In 1926 he became a founder member of Fianna Fáil and in 1928 he was elected as one of six Fianna Fáil Senators to the Free State Seanad under the leadership of Joseph Connolly for three years.[8] He served as senator between 1928 and 1936 and was vice-chairman of the house (1934–36). "He was a keen debater, he was a hard-working and able legislator, if unforgiving of political opponents. On de Valera's accession to power, he expected to be made attorney general but was passed over in favour of Conor Maguire.[2] [2] Attributed to Michael Comyn K.C. without detail (any further information would be much appreciated: "In 1932, Michael Comyn K.C. took a successful action against de Valera's government in the recover of £20,000 of IRA funds".

In 1931 he was re-elected for nine years.[9] After the 1934 Seanad election, there was a contest on 12 December 1934 to decide who would be elected Cathaoirleach. Senator MacKean was absent for the vote but all other members were present. General Sir William Bernard Hickie chaired the election. The two candidates were the outgoing Cathaoirleach, Thomas Westropp Bennett, and the Fianna Fáil candidate, Comyn. Neither of the two candidates voted and so fifty-six Senators voted in the election, which resulted in a tie of twenty-eight votes each. Westropp Bennett received the votes of all twenty-one members of Fine Gael and seven Independents. Comyn received the votes of his eighteen Fianna Fáil colleagues, all the votes of the seven Labour Party Senators and the votes of three Independents: Sir Edward Bellingham, 5th Baronet, Thomas Linehan and Laurence O'Neill. Hickie then gave his casting vote for Westropp Bennett saying he would have done so had he had the opportunity in the division. The following week, however, Comyn defeated the outgoing Leas-Chathaoirleach, Michael F. O'Hanlon of Fine Gael, by twenty-six votes to twenty-five.[10]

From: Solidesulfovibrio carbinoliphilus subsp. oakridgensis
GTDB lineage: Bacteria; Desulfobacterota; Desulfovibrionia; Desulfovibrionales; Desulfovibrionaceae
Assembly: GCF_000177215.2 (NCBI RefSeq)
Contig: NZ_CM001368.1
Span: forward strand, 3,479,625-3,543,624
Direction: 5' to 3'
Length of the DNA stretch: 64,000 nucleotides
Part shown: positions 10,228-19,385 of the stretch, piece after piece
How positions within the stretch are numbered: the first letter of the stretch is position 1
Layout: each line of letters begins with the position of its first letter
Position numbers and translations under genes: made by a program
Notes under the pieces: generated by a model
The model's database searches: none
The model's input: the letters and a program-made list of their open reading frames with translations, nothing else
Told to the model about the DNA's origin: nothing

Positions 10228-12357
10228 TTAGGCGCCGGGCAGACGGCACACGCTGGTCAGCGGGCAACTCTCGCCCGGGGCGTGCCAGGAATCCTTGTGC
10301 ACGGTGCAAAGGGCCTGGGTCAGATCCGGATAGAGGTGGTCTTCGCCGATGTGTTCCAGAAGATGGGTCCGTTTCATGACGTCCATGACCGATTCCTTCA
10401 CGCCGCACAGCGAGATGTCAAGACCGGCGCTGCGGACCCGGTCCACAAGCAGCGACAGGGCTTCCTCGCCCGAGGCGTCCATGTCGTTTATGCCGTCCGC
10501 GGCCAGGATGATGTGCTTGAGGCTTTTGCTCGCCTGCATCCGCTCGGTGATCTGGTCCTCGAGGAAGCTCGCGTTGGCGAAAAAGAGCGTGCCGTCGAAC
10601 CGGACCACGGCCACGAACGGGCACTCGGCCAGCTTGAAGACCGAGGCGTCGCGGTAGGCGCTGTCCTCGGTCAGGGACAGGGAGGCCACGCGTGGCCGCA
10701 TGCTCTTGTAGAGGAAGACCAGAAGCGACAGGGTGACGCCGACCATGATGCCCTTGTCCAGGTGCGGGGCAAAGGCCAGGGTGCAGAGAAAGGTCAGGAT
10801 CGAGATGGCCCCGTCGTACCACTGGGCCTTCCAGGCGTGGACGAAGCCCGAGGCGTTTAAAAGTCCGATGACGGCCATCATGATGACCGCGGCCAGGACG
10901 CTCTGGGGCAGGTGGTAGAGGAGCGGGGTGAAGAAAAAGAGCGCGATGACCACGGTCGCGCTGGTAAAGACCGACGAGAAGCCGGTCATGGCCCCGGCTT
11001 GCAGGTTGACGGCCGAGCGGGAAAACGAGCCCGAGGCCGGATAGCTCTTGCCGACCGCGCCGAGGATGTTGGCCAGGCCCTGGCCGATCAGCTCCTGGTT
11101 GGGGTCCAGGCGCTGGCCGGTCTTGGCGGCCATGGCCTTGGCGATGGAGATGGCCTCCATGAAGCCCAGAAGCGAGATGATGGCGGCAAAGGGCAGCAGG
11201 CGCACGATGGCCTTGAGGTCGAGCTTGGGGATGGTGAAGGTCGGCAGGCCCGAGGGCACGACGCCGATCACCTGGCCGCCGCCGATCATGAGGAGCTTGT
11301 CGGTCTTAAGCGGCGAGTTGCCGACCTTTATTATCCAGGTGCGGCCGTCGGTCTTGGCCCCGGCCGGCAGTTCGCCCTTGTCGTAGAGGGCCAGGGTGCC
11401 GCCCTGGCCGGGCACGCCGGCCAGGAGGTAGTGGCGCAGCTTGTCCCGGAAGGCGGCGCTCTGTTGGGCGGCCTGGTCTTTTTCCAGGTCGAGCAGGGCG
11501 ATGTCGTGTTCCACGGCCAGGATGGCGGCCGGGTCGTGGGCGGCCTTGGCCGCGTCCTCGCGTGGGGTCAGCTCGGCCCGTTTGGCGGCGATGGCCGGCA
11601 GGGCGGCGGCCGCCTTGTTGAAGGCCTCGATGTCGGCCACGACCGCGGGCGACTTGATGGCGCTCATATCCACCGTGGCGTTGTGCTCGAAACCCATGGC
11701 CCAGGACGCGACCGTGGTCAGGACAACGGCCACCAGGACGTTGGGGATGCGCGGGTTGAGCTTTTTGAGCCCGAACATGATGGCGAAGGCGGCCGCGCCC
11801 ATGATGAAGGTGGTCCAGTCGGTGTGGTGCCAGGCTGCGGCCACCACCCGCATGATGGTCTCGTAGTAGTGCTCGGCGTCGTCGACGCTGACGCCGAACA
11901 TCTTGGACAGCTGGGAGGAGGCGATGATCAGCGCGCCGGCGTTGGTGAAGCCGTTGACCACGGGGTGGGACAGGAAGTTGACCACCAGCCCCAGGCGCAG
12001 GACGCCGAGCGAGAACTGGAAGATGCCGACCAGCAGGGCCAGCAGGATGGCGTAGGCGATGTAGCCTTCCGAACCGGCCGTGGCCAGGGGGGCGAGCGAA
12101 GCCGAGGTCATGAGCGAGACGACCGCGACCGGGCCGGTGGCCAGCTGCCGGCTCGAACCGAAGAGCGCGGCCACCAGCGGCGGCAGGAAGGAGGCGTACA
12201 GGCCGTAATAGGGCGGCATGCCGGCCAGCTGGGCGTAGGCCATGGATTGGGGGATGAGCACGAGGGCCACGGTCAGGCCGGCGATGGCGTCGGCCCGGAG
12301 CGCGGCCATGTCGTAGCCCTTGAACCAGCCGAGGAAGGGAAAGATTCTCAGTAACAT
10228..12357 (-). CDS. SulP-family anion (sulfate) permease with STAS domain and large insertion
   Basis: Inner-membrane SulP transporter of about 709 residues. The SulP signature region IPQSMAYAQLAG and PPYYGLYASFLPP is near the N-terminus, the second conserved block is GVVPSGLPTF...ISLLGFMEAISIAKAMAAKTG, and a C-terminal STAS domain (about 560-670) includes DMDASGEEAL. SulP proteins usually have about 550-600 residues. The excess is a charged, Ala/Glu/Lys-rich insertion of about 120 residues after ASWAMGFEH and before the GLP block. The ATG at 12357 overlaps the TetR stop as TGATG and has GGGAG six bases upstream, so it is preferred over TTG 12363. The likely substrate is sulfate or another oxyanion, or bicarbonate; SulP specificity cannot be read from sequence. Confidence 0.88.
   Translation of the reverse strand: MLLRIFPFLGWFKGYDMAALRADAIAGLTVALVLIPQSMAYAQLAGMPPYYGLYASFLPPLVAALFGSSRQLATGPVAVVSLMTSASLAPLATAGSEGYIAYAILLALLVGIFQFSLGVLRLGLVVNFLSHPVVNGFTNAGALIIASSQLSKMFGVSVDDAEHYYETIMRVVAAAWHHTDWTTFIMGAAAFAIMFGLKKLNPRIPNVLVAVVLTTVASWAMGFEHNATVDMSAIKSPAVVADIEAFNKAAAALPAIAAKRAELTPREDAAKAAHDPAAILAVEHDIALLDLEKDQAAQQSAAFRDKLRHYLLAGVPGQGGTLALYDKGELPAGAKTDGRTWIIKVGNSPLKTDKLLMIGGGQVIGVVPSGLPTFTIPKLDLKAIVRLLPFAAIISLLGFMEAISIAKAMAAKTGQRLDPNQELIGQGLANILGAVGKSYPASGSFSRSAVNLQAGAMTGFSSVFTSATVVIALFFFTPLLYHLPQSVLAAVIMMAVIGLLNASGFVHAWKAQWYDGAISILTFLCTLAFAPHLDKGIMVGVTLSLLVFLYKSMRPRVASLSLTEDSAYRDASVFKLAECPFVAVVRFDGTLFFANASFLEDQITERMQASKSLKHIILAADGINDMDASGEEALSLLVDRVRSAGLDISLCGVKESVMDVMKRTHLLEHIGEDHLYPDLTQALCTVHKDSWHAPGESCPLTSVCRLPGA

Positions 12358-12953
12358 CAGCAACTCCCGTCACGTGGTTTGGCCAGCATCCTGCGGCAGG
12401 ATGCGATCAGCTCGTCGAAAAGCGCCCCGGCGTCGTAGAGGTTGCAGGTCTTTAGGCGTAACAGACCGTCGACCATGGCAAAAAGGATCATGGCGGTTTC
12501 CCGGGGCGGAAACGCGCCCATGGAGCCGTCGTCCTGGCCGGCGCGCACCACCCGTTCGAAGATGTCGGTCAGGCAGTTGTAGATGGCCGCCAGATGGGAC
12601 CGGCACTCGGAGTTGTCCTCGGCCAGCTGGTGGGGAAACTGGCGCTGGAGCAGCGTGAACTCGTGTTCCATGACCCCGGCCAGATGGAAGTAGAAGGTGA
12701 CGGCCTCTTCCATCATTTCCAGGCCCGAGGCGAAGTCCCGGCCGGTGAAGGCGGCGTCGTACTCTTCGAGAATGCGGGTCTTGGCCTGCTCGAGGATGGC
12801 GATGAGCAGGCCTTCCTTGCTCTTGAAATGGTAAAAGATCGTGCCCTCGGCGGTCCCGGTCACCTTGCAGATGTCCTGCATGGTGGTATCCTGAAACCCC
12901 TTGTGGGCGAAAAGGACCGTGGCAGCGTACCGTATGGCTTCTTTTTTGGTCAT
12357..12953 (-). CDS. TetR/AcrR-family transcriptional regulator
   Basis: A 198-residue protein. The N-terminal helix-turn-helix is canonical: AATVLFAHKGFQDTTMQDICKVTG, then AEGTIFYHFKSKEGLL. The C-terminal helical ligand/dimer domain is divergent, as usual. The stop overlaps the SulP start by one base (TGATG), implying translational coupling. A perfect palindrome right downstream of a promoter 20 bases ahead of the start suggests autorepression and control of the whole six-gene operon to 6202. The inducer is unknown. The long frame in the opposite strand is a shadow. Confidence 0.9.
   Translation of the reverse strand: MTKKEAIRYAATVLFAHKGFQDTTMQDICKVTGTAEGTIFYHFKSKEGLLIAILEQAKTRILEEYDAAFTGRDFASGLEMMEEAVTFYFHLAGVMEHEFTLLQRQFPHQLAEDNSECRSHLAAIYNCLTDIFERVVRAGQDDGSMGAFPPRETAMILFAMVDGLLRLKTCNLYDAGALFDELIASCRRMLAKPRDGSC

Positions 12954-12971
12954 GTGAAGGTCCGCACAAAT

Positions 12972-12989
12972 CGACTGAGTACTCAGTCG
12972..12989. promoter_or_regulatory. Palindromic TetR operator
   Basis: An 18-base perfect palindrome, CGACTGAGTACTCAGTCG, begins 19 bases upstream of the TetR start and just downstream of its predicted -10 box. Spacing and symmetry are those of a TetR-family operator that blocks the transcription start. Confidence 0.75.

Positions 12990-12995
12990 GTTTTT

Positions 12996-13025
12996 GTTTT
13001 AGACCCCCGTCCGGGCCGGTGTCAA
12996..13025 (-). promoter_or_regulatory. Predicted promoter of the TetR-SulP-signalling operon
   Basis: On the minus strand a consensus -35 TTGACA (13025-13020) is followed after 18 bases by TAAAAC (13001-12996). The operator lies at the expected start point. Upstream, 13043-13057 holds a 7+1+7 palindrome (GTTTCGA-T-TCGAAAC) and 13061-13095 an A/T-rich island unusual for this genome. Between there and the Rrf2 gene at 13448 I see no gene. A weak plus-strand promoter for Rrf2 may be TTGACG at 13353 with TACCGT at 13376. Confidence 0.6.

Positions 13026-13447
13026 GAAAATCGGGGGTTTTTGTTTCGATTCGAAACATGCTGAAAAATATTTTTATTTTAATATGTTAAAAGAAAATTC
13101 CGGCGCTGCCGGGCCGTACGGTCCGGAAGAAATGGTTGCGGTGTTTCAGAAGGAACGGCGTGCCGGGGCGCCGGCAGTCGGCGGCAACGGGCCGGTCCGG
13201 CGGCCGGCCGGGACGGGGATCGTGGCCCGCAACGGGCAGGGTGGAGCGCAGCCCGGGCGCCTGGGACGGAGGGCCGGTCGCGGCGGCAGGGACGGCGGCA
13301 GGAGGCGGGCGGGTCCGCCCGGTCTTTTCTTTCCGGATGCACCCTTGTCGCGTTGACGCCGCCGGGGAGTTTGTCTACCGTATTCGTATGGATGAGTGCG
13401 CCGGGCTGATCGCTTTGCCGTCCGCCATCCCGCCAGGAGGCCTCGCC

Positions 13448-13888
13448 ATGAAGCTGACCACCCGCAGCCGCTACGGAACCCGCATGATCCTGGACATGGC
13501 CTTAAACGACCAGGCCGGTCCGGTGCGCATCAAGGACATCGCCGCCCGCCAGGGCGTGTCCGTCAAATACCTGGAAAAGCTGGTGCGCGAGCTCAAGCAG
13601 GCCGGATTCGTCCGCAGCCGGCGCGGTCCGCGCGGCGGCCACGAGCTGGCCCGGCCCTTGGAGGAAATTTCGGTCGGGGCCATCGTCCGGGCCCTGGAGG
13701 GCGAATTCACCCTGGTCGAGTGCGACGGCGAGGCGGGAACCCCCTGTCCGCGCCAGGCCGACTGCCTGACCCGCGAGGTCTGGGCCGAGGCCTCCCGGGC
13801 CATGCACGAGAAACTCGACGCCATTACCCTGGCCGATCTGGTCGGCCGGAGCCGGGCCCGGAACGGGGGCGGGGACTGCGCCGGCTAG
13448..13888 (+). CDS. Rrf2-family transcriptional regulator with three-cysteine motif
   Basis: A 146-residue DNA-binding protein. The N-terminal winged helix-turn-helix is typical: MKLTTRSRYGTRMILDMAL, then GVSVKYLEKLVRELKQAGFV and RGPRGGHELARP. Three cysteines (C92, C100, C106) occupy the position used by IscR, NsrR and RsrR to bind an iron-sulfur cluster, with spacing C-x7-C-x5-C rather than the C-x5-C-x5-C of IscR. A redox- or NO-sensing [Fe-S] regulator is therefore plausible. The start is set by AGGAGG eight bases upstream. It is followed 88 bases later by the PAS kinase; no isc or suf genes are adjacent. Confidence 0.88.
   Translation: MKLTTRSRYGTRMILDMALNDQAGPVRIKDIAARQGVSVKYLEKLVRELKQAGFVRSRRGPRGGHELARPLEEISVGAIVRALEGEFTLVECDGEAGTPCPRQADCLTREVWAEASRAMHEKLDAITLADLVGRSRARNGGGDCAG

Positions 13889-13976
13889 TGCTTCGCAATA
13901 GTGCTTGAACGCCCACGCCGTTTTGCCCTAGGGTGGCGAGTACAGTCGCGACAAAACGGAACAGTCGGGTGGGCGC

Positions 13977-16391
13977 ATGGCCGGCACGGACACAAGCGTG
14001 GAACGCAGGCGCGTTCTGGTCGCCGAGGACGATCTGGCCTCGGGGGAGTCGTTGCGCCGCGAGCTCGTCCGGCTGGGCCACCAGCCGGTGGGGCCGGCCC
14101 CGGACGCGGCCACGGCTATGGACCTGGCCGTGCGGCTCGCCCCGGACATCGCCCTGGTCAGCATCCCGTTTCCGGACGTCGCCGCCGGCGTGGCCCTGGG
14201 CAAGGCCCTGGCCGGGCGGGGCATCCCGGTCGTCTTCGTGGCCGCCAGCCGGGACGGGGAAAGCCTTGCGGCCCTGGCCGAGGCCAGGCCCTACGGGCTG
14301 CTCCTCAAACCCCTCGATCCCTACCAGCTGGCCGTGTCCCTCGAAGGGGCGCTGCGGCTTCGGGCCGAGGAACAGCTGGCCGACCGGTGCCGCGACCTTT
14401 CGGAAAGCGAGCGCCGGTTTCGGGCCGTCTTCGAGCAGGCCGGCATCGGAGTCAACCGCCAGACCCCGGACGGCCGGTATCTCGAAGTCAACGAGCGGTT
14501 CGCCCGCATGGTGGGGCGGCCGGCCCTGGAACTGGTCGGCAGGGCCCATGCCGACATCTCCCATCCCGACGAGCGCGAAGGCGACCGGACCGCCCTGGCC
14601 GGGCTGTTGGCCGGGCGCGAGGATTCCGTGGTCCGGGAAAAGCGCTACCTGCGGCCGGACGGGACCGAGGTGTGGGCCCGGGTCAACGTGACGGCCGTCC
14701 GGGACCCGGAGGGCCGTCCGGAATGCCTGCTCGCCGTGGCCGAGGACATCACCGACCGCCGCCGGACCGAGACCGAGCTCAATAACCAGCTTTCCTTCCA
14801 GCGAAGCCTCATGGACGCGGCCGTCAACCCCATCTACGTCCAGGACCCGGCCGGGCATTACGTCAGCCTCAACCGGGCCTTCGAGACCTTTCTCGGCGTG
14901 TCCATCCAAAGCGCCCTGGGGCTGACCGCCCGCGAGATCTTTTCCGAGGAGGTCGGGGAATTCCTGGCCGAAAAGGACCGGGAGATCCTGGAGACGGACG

"In 1932 he took a successful action against de Valera's government for the recovery of £20,000 of IRA fund".[2]

On 24 February 1936, he resigned his seat in the Seanad as he had been appointed a judge on the Eastern Circuit Court.[11] He died in 1952 aged seventy-five years.

References[edit]

  1. ^ Comyn, James (1973). "IV". Their Friends at Court (First ed.). London: Barry Rose Publishers. p. 11. ISBN 0 90050056 5. 
  2. ^ a b c d e f g h i j Pauric Dempsey (2009). Dictionary of Irish Biography, under auspices of the Royal Irish Academy II. Cambridge: Cambridge University Press. p. 723. ISBN 978-0-521-19974-2. 
  3. ^ a b c Comyn, James (1973). Their Friends at Court. Chichester and London: Barry Rose publishers. pp. 51, 52. ISBN 0 90050056 5. 
  4. ^ Comyn, James (1973). Their Friends at Court. London: Barry Rose Publishers. p. 51. ISBN 0 90050056 5. 
  5. ^ a b Comyn, James (1973). Their Friends at Court. Dublin: Barry Rose Publisher. p. 53. ISBN 0 90050056 5. 
  6. ^ Fitzpatrick, David (2003), Harry Boland's Irish Revolution. Cork, Cork University Press. pp. 4–5
  7. ^ a b Comyn, James (1973). Their Friends at Court. London: Barry Rose Publishers. pp. 75, 76. ISBN 0 90050056 5. 
  8. ^ O'Sullivan, Donal (1940), The Irish Free State and Its Senate. London, Faber and Faber. p.241
  9. ^ O'Sullivan, p. 278
  10. ^ O'Sullivan, Donal, p. 448.
  11. ^ "Mr. Michael Comyn". Oireachtas Members Database. Retrieved 21 August 2012.